On Saturday, both ABC and NBC ran stories fretting over the Crossroads of the West Gun Show that was held over the weekend in Tucson, Arizona. On ABC, at one point, correspondent David Wright seemed surprised that the large number of people showing up at the event were customers instead of protesters. After relaying that some members of Congress want more gun control laws and cautioning viewers that they should not "hold your breath for them to pass," he continued: "If you wonder why, just check out the crowd at today's gun show. These aren't protesters, they're customers."
Over on the NBC Nightly News, correspondent Kristen Welker noted that it is legal to carry concealed weapons in Arizona, "just as Loughner did last Saturday," as if a person with homicidal intent would decide to obey a law against carrying concealing weapons:
KRISTEN WELKER: Guns are permissible almost anywhere in the state, including many public buildings, and it is legal for people to conceal those weapons and carry them around, just as Loughner did last Saturday.
PAUL HELMKE, BRADY COMMISSION PRESIDENT: Arizona is only the third state in the country to allow people to carry loaded, hidden guns without any permitting process at all.
Below are transcripts of the relevant stories from the January 15 World News Saturday on ABC, followed by the same day's NBC Nightly News :
#From the January 15 World News Saturday on ABC:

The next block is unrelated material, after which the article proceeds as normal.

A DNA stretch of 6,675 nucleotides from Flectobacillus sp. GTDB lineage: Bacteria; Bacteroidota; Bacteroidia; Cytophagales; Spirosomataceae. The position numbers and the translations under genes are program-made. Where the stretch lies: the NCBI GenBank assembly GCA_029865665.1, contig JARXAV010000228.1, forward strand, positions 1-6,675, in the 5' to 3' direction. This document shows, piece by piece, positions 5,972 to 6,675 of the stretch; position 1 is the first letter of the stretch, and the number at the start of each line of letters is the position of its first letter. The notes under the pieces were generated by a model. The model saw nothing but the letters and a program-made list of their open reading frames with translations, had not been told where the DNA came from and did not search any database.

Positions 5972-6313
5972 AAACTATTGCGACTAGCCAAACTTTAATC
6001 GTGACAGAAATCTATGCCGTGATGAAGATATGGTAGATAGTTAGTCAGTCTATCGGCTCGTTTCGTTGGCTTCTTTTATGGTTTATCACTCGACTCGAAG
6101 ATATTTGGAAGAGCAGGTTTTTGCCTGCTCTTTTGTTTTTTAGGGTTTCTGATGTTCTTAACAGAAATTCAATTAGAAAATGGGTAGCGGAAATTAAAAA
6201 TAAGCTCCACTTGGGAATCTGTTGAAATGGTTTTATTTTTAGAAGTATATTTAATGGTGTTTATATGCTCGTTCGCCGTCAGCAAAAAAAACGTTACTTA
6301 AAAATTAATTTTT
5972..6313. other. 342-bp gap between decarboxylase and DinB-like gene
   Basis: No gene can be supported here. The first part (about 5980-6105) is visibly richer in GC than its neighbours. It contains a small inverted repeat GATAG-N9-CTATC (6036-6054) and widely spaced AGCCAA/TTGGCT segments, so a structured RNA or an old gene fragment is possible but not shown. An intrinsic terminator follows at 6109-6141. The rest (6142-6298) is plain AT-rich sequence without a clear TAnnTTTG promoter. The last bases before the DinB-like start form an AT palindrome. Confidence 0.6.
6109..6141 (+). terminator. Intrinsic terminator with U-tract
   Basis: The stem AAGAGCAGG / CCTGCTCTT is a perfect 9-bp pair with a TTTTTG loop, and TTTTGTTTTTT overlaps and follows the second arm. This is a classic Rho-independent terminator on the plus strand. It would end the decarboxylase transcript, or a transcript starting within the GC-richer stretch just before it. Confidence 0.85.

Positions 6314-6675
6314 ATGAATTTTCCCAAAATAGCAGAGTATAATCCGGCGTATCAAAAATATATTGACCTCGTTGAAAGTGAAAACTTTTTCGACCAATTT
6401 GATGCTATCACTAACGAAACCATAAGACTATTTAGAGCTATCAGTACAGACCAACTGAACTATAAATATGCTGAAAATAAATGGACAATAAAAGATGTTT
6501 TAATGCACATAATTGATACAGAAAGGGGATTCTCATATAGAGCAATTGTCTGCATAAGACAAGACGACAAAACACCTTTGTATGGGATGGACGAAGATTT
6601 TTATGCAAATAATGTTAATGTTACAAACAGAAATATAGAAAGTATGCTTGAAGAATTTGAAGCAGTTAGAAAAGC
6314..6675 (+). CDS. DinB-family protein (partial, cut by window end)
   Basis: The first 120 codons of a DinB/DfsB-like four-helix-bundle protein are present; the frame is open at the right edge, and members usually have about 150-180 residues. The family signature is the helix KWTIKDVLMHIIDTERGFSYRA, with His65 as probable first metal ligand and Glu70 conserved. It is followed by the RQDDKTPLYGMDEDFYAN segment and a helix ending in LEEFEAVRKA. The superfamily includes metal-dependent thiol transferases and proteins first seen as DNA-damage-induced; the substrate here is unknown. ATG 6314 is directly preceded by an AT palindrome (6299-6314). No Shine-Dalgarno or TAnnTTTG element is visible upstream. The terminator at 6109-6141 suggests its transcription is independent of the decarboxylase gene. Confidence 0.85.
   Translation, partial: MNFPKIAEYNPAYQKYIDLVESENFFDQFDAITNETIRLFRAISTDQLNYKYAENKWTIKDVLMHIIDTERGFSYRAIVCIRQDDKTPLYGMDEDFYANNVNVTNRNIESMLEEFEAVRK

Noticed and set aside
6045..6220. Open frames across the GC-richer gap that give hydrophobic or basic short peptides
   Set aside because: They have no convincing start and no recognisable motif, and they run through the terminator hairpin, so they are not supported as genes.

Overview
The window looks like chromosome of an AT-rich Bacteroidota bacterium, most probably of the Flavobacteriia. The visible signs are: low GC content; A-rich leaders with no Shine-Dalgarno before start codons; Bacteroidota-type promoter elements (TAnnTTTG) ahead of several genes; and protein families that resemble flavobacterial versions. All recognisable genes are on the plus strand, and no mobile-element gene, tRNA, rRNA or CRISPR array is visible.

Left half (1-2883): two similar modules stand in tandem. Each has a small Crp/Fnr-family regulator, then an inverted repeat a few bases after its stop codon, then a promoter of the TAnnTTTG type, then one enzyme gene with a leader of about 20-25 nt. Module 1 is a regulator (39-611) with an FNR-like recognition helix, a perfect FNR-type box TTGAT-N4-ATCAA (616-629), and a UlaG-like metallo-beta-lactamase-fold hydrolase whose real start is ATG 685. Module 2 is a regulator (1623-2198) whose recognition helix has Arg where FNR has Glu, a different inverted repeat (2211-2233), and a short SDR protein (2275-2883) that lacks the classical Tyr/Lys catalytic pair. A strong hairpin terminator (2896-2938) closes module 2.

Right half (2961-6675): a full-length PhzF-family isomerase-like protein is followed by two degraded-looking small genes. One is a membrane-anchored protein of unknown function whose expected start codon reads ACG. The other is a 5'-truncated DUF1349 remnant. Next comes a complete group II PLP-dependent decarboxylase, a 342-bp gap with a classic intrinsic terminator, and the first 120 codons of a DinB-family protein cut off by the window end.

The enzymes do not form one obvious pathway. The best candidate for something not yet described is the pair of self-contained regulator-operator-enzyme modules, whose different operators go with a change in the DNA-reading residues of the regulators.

DAVID MUIR: And part of the town hall did tackle the issue of guns and background checks for mental illness. And as we held that town hall today, a gun show just a few miles away. And we asked, are there any checks for people with mental illness? David Wright on that part of the story again tonight.
DAVID WRIGHT: Today, the flags were at half staff at the Crossroads of the West Gun Show, a tip of the Western hat to the victims of Saturday's shooting.
BOB TEMPLETON, CROSSROADS OF THE WEST GUN SHOW: Gabrielle Giffords was a friend of gun rights, gun rights people-
WRIGHT: Gun owner herself.
TEMPLETON: Right, gun owner herself, and an advocate for Second Amendment rights.
WRIGHT: Who knows if the Congresswoman's experience last week will change her views on gun control. In the wake of the shooting, some of Giffords' colleagues in Congress are proposing new ways of safe guarding lawmakers, of keeping guns out of the hands of the mentally ill, and banning high-capacity magazines like these. But don't hold your breath for them to pass.
SCOTT KEETER, PEW RESEARCH CENTER: It's hard to imagine, given the current constellation in Washington, we're going to see meaningful gun control legislation in this Congress.
WRIGHT: If you wonder why, just check out the crowd at today's gun show. These aren't protesters, they're customers.
UNIDENTIFIED WOMAN: I like guns, you know, so why wouldn't I want to carry?
UNIDENTIFIED MAN: Gun show has nothing to do with what he did.
WRIGHT: Gun control advocates say gun shows make firearms far too easy to get. After the Virginia Tech shooting, we were there as a victim's brother came out of a gun show with a carload of weapons. Since this shooting, dealers here and in other states say Glock pistols and high-capacity clips are flying off the shelves. In Arizona, one-day handgun sales jumped 60 percent after the shooting. Nationwide, they're up 5 percent from last year. It's not that these people are insensitive to the shooting.